Underwater Oscillating Seal Failure
03-20-2009, 04:55 PM (This post was last modified: 03-20-2009 05:03 PM by Noah.)
|Underwater Oscillating Seal Failure
Greetings, First Post.
I have a persistent seal failure problem on an oscillating underwater seal in seawater. The motion oscillates in simple sinusoidal motion, back and forth, through an angle of +/- 50 degrees. The motion is very slow, on the order of 1 Hz. The shaft is about 8mm (0.315" dia), 17-4ph stainless heat treated to HRC44 and polished to 1.5 Ra microinches. The only motion is oscillatory, i.e. there is no axial motion. Two lip seals have been tried, both are PTFE based and are proprietary to the seal manufacturer. In the case of the first seal, the material contained graphite additives. Because of heavy shaft scoring, and reports that the graphite additive could be abrasive, and because of galvanic potential differences between the graphite and the shaft, we changed seal designs from the graphite-filled, spring-energized lip-seal design to a molybdenum disulfide filled PTFE with no energizing spring. There is about .060 of interference or "squeeze" on the shaft at installation.
Both seal designs are resulting in heavy scoring of the shaft at the seal lip, which eventually is leading to accelerated seal wear and leakage, in as little as 50 hours of service. The tests are being run in fresh water at a depth of less than 1 ft.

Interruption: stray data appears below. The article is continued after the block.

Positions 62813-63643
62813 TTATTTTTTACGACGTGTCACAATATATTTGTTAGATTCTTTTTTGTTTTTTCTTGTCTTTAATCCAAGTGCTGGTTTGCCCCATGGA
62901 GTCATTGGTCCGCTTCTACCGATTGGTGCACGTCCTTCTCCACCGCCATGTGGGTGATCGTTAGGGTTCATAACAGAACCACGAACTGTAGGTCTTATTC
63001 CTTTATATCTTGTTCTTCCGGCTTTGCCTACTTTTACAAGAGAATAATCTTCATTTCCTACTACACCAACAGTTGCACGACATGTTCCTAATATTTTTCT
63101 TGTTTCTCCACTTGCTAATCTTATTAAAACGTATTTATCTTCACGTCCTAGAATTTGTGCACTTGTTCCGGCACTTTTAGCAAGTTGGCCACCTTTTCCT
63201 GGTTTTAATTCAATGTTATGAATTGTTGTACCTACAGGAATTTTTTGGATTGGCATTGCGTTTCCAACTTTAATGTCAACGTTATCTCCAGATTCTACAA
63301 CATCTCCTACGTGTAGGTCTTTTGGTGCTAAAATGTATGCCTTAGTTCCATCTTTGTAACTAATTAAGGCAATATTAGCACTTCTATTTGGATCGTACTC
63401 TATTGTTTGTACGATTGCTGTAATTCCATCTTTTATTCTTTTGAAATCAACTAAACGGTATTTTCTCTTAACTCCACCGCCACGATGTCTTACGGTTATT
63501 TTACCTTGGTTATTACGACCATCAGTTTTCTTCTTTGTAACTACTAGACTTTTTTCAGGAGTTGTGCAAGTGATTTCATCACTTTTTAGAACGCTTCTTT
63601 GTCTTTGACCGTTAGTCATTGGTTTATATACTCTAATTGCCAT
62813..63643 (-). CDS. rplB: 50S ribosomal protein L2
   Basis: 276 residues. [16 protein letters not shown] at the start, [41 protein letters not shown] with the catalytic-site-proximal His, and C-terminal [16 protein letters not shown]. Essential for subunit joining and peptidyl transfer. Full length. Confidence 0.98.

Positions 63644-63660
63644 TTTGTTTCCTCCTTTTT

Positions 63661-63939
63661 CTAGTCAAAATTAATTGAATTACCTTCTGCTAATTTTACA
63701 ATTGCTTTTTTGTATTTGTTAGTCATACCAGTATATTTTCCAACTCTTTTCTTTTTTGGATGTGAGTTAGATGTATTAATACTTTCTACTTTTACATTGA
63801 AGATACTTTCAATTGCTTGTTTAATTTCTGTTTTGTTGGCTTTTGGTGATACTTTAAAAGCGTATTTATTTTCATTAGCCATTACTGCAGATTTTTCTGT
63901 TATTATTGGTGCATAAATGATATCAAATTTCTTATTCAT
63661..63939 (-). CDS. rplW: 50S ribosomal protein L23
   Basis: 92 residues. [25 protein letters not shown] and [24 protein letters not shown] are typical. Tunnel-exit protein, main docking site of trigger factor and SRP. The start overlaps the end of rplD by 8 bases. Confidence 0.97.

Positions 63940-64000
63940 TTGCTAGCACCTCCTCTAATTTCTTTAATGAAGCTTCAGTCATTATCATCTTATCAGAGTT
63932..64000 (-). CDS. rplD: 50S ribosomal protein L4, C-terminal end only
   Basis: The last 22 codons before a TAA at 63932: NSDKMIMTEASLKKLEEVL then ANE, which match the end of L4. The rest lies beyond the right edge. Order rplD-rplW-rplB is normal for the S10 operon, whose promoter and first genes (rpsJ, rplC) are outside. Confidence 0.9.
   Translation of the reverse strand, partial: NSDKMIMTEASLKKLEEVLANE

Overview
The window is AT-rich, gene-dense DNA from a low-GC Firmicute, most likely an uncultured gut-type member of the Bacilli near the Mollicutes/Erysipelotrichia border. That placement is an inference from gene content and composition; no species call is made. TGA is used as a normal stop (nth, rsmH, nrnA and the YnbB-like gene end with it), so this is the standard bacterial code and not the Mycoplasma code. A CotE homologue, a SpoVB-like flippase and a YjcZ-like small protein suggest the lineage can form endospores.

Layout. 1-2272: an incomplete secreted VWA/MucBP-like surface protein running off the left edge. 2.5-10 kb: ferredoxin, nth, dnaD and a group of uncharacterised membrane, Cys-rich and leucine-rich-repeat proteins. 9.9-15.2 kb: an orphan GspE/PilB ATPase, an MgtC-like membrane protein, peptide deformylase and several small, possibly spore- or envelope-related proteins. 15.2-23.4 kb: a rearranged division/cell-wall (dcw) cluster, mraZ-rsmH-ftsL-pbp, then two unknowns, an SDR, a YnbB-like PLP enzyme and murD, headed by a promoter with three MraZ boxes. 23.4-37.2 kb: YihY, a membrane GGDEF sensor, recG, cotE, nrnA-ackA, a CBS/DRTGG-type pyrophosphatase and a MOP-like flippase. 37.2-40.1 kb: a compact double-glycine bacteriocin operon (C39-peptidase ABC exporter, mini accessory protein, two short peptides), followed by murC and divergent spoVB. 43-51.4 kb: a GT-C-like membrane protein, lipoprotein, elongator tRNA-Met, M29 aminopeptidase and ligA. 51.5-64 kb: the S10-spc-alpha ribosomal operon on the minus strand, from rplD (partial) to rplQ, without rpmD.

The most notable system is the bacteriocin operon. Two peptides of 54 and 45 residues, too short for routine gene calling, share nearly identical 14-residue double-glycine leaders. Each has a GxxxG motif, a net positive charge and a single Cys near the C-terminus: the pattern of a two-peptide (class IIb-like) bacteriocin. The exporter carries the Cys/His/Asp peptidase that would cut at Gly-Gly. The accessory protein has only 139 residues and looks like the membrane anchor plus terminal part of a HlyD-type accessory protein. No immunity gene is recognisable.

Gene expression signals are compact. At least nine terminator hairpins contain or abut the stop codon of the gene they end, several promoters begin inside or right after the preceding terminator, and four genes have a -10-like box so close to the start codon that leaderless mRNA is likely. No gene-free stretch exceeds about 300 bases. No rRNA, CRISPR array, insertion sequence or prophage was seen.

I have performed optical microscopy and scanning electron microscopy on the failed shafts and see very deep and sharp tracks in the shaft which go all the way around the circumference. A single particle lodged in the seal lip would be expected to result in only a single score mark of 100 degrees due to the oscillating motion present, yet I am seeing continuous, nonuniform scoring around the entire circumference. This leads me to believe that a bunch of particles could be contaminating the seal lip, becoming embedded and resulting in the heavy shaft scoring.
Since I don't fully understand the failure mode, I am plating the shafts with a process (name undisclosed) which will reportedly take the shafts to HRC70-72. Because hydrogen embrittlement bake-off is a problem as a result of a piece molded to the shaft which can't take the bake temperatures, I am using this proprietary process instead of hard chroming the shaft. This process advertizes a lower coefficient of friction than hard chrome, and is also harder (HRC 70-72) vs. hard chrome in the low 60s. Both of these should help my problem.
Can anybody help me out on this one? Is there something inherently difficult about oscilllating rotary motion? My best guess is contamination from some as yet undetermined source becoming embedded in the seal lip and leading to shaft scoring, and I'm running further tests to isolate the failure mode. Just thought someone who's "been there done that" might be able to help me shed some light on this.
Thank you for your consideration.
03-25-2009, 05:01 PM
|RE: Underwater Oscillating Seal Failure
to the Surface Engineering Forum.
A plasma spray chromium oxide ceramic coating may be worth consideration. Without eliminating all sources of abrasives, the only answer really is to use a more abrasion resistant surface, ideally one harder than the abrasive.
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